Cataract Moth

Basic Information


The cataract moth features many of the anatomical features of normal moths, namely the feathery antenna, to differentiate them from butterflies. Other insect features include six legs attached to a three-part body.

The most defining feature of the cataract moth are the transparent wings. Looking through them is like looking through cracked glass. The wings also notable when the moths are flying in the sun, during which they sparkle and if there are many moths flying at the same time, the effect has been described as "dazzling", "disorienting" and "hypnotic".

Ecology and Habitats

The moths prefer to live in open grasslands, but they are also common in forests. The climate needs to be warm, but not overly hot during the day.

Dietary Needs and Habits

The moth feeds on nectar, without any special preference. Some claim that they'll also feed on dead plant material, but this has not been confirmed.

Biological Cycle

Like more common moths, the cataract moth goes through the stages: egg -> larva -> pupa -> grown moth

Additional Information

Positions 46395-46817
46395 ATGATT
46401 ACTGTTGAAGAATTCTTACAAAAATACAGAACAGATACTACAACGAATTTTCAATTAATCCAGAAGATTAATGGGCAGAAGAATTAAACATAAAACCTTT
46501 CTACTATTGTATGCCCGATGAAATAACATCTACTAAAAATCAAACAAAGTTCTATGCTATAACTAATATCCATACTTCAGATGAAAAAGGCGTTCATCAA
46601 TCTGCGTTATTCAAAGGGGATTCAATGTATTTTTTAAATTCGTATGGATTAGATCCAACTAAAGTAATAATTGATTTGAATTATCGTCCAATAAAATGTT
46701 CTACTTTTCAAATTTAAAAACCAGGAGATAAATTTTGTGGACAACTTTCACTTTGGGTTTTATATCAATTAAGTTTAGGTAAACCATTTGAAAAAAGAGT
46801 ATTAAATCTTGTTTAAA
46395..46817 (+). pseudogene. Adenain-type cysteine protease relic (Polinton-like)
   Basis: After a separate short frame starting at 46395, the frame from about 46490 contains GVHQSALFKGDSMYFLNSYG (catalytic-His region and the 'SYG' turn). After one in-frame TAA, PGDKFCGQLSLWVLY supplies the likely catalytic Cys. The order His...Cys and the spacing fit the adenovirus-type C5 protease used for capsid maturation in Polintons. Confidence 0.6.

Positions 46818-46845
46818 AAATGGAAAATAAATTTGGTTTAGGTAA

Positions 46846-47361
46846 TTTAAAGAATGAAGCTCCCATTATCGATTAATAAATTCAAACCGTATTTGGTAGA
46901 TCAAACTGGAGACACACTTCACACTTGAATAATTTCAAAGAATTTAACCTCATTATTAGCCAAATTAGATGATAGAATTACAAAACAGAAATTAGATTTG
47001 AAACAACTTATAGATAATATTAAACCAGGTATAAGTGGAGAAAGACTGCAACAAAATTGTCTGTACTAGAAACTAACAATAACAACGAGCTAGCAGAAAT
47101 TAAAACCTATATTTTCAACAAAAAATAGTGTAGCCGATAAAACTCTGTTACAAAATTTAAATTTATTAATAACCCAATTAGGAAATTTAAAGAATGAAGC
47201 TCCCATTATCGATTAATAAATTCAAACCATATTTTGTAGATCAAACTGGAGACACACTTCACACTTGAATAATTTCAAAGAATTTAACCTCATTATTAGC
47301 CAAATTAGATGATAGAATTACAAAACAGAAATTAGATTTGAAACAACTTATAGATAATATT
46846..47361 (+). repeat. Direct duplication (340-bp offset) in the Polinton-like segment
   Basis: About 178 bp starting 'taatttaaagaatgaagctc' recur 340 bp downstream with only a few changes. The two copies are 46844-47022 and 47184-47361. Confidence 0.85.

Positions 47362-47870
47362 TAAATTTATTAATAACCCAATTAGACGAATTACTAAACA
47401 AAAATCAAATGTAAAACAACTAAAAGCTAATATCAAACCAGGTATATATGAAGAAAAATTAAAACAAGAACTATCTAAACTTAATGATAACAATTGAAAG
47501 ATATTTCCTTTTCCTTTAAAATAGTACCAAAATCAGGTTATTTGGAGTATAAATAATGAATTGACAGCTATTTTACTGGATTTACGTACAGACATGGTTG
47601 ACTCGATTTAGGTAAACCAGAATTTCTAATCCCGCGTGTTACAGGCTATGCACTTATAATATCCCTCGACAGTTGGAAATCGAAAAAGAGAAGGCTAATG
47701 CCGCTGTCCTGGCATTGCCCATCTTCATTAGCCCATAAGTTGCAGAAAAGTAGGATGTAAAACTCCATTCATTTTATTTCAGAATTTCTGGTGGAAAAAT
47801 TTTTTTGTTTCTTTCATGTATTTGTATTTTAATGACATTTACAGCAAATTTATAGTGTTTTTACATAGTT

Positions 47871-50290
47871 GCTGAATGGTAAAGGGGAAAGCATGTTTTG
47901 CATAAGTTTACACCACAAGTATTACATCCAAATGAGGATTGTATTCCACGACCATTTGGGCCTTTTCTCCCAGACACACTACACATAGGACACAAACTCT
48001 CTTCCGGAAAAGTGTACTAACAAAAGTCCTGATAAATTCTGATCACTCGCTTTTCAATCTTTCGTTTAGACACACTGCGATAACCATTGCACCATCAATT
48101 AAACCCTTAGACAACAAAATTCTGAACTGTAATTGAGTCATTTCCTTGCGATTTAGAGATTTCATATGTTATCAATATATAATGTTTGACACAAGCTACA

Uses, Products & Exploitation

This small moth is named after the medical condition that it can reverse: Cataracts

In order to do this, the wings have to be separated from the body, which usually kills the moth. Afterwards the wings are dried and made into a powder. This powder is called cataract powder and is sprinkled hourly onto the eyes for a week, after which the cataract should be gone.

Naturally, some side effects may occur during the process. If the powder isn't fine enough eye soreness is almost guaranteed. The same goes for serious sleep depravation due to the constant application. If the dosage is wrong you may loose the ability to focus on objects, or even worse, make the eyeball transparent, which could cause blindness or sunlight sensitivity.

Geographic Origin and Distribution

The moth can be found in the forests and grasslands in the south of Auwan.

Conservation Status
Because the moth can be bred with relative ease and catching enough to in the wild is difficult, most of the (relatively) large scale production is not impacting the livelihood of wild moths.


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